You No Decency?
sitting around Tuesday afternoon, thinking I had nothing to
write about, I was alerted to a court decision just handed
down by the Second Circuit Court of Appeals declaring the
FCC’s punishment of television networks for broadcasting “fleeting
expletives” unconstitutional. I’m like, “Huh? Haven’t we been
Well, yes we have—sort of. This is a case that’s been bouncing
around the upper levels of our court system for a couple years,
and we’ve talked about it here a couple of times. I’ve got
a feeling this won’t be the last time, either.
The case involves George W. Bush’s attempt to turn the FCC
into a Christianista strike force, to placate religious extremists,
like James Dobson’s Focus on the Family, by trying to cleanse
the airwaves of anything remotely un-Christian. As part of
this crusade, the FCC dramatically raised penalties and started
going after networks and individual stations that aired any
“dirty words,” in ways they had never done before. In 2003,
the FCC issued around $400,000 in fines; in 2004, the FCC
issued over $8 million in fines.
The FCC’s wrath in this case was leveled at a Cher “fuck ‘em,”
a Bono “fucking brilliant,” a Nicole Ritchie “cowshit,” a
NYPD Blue “bullshit,” and an Early Show “bullshitter.”
These things all happened in 2002 and 2003.
Yes, we’ve seen this case before. The Second Circuit already
determined in 2007, in a thorough and delightfully snarky
decision, that the FCC had acted arbitrarily in suddenly changing
its standards for indecency, and therefore was in violation
of the Administrative Procedure Act, a federal law that governs
how agencies like the FCC operate. The Second Circuit didn’t
look at the constitutional dimensions of the FCC’s behavior
because it didn’t have to. There’s an axiom in the courts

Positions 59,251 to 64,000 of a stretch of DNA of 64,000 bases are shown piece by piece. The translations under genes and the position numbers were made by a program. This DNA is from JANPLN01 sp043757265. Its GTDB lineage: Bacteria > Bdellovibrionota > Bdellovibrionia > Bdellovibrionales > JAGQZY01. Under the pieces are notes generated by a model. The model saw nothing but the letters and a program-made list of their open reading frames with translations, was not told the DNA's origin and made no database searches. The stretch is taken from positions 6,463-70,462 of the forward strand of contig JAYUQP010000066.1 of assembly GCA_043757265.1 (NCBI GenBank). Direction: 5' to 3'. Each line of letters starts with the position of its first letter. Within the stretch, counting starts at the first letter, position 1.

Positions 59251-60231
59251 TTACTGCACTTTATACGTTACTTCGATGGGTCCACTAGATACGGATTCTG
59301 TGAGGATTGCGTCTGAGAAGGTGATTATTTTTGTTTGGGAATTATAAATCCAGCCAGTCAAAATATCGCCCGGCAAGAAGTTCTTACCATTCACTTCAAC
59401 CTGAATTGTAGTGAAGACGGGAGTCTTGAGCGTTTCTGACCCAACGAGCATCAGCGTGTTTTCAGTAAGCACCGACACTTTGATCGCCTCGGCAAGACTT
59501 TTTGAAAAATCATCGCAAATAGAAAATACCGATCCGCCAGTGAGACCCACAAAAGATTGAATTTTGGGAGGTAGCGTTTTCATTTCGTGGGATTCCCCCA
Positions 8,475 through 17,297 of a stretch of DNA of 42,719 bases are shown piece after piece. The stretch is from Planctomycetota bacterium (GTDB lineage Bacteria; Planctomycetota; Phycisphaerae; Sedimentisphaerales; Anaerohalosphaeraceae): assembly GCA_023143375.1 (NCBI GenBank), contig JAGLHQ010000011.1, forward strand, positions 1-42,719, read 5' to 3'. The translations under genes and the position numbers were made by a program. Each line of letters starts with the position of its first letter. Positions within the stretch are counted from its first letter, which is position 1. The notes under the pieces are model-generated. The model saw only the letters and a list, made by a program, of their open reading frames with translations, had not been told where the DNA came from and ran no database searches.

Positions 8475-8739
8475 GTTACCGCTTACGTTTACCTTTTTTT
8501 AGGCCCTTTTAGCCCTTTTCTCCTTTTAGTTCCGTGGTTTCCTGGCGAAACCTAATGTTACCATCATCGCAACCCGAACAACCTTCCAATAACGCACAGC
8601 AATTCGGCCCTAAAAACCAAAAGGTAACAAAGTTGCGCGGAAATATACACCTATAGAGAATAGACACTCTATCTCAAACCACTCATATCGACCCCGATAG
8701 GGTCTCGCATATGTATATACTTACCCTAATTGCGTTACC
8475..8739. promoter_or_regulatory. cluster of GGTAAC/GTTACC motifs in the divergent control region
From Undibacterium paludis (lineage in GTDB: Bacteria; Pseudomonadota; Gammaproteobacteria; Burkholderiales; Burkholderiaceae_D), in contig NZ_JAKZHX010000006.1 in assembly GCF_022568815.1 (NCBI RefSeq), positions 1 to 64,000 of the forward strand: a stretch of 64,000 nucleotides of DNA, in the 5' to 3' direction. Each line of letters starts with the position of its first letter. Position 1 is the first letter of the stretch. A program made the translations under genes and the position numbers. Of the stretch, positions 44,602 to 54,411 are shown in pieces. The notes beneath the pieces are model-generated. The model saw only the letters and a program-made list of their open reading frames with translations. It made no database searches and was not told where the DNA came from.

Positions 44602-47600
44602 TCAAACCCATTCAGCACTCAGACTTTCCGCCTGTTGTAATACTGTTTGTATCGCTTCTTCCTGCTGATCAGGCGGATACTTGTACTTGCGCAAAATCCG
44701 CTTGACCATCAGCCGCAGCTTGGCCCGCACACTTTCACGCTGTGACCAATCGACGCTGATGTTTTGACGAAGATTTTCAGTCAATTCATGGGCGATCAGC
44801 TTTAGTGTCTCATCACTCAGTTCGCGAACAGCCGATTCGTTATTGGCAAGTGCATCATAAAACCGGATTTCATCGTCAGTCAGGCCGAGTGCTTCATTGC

that a constitutional question should always be avoided if
a case can be decided on some other basis, and that’s what
the court did. So the 2007 ruling goes to the Supreme Court,
which “ruled” (if you call a 5-4 decision with seven
separate opinions something resembling ruling) that the FCC
wasn’t arbitrary at all. Or something. The plurality decision,
authored by Justice Antonin Scalia, essentially abdicated
a big part of the Supreme Court’s responsibility to be a check
and balance on the executive branch, at least as far as the
regulation of individual speech goes.
In any event, whether or not the FCC acted constitutionally
was still up in the air, and that question came back to the
Court of Appeals, which ruled this week that the “standards”
now applied by the FCC for indecency on broadcast TV are unconstitutionally
vague. The 32-page decision is a good read. It’s authored
by Judge Rosemary Pooler, who wrote the wonderful first decision
back in 2007. A good part of it is explaining to Scalia exactly
how he got it so pathetically wrong in the 2009 decision.
It lays down the gauntlet for why the Bush FCC’s actions were
so bumbling, so deplorable, and why the freedom of speech
is so sancrosanct.
Here are some highlights.
The FCC’s current standards are impossibly vague:
instance, while the FCC concluded that ‘bullshit’ in a NYPD
Blue episode was patently offensive, it concluded that
‘dick’ and ‘dickhead’ were not. . . . Other expletives such
as ‘pissed off,’ ‘up yours,’ ‘kiss my ass,’ and ‘wiping his
ass’ were also not found to be patently offensive. . . . This
hardly gives broadcasters notice of how the Commission will
apply the factors [regarding indecency] in the future.”
On the basic futility of trying to regulate speech:
observation that people will always find a way to subvert
censorship laws may expose a certain futility in the FCC’s
crusade against indecent speech, but it does not provide a
justification for implementing a vague, indiscernible standard.
If the FCC cannot anticipate what will be considered indecent
under its policy, then it can hardly expect broadcasters to
Pooler’s use of the word “crusade” was revealing, because
what the FCC attempted in the Bush years was just that. The
fundamental point is that when a speech regulation is vague,
speakers will self-censor to an extreme degree to avoid being
penalized, to society’s detriment. The Court provided a bunch
of examples of how this is already happening.
One wonders if Obama’s FCC will take this back up to the Supreme
Court, and if they do, why? The Supreme Court, as presently
constituted, has proven itself incompetent to deal with issues
regarding our fundamental freedoms. Unless, of course, you’re
a corporation or consider carrying a gun around a fundamental